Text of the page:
Being a professional life coach and introvert, I have learned from my own past social mistakes. There have been many times I have cancelled at the last minute, or not shown up to a party. And I know I am not the only one, I have coached several introverts who initially felt guilty about the same thing. But every time I help them track the event to its beginning, it has been an extrovert that has pressured them into attending in the first place. It is common for introverts to not want to hurt their friend’s feelings, but it will hurt them less to say no right away than cancelling at the last minute.
So the next time you are invited to a party, ask important questions like “is there a goal or is it socializing without a purpose?” And don’t fall for extroverty stuff like “it’ll be fun!” or “it won’t be the same without you!” Yes, it will be the same without you. Be polite to your extrovert friend when you decline their invitation. And it’s totally acceptable to tell them “thank you for inviting me, but I feel like introverting tonight.” As an added bonus, they will have NO idea how to react to that.
Being an entrepreneur myself, and having run a web development business for almost two decades, I have seen many ecommerce businesses come and go. And, with the statistics from the Small Business Administration that say up to 85% of all businesses have been failing within 18 months of starting, the odds are against entrepreneurs.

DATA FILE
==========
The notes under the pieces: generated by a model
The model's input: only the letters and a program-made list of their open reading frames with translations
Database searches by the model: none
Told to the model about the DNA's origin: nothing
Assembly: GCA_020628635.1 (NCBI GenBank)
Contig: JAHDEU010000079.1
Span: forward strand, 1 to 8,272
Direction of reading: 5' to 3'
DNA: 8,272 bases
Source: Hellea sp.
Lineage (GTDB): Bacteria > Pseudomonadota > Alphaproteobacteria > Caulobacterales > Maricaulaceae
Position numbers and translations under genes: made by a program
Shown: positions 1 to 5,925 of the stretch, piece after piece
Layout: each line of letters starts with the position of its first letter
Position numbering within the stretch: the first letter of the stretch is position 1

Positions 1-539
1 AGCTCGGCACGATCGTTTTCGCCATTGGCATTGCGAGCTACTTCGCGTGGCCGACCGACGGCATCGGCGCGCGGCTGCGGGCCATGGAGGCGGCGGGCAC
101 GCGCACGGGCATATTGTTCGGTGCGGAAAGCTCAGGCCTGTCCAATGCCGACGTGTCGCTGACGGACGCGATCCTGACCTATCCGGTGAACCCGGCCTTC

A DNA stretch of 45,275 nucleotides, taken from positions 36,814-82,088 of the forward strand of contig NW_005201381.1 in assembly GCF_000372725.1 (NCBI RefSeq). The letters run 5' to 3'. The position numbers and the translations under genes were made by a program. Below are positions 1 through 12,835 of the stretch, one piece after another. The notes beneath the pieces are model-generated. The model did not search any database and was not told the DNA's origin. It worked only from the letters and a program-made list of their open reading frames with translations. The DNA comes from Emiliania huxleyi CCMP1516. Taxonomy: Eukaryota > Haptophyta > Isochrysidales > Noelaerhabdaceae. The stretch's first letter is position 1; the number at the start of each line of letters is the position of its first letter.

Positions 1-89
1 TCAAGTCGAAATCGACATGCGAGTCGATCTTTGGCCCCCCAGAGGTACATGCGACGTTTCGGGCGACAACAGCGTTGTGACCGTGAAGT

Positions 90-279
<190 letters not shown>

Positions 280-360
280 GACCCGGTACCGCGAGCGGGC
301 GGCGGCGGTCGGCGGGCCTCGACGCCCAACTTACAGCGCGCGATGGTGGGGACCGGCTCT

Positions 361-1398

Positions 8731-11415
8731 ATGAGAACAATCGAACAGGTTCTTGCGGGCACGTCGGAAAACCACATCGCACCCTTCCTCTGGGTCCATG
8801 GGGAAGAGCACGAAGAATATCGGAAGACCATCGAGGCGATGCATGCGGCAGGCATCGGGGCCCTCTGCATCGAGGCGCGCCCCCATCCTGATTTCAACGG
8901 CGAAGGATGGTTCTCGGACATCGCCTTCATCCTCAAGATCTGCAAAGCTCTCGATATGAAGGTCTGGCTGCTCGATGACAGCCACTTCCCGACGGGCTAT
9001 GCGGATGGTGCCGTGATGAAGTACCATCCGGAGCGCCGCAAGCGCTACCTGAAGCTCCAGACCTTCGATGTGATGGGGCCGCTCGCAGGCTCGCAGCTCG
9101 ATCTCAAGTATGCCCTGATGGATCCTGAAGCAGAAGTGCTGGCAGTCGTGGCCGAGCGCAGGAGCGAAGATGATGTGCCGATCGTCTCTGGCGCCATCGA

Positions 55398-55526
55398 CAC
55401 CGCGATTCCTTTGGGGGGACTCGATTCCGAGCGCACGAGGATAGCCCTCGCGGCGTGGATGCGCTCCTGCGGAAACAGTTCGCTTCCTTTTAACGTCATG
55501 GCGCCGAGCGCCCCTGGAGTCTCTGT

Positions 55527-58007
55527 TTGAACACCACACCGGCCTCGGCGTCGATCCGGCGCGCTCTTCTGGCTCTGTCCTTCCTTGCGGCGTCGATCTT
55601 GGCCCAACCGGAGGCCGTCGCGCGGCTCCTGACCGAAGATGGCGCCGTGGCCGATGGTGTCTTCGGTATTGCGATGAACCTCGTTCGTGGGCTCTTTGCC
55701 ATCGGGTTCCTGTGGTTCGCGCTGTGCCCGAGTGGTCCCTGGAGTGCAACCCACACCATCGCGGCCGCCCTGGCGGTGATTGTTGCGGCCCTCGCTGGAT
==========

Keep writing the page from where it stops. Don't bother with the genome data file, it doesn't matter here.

But there are steps entrepreneurs can take to better those odds. Start by working on your business. There are five basic questions you can answer that could make a huge difference in the success of your endeavors. They are: Why are you doing what you are doing, what are your core values, what is your mission, what is your strategic vision, and what is your strategy? Working on your business, especially when starting out, is just as important as working in your business. That is why I have created a series of free webinar/workshops (I call them Webishops) to help entrepreneurs at www.webishops.com. These Success Planning Webishops help you to answer each of those five questions.
A Positive Outlook
I still remember the day I had a very difficult meeting scheduled. Two people I was responsible for had miserably failed to do some important tasks and, as a result, a large project was held up. I woke up that morning dreading the day to come. I visualized the meeting being absolutely terrible, and I was sure I would be let go because of the problems.
I did not lose my job that day, but the meeting did go as bad as I had visualized.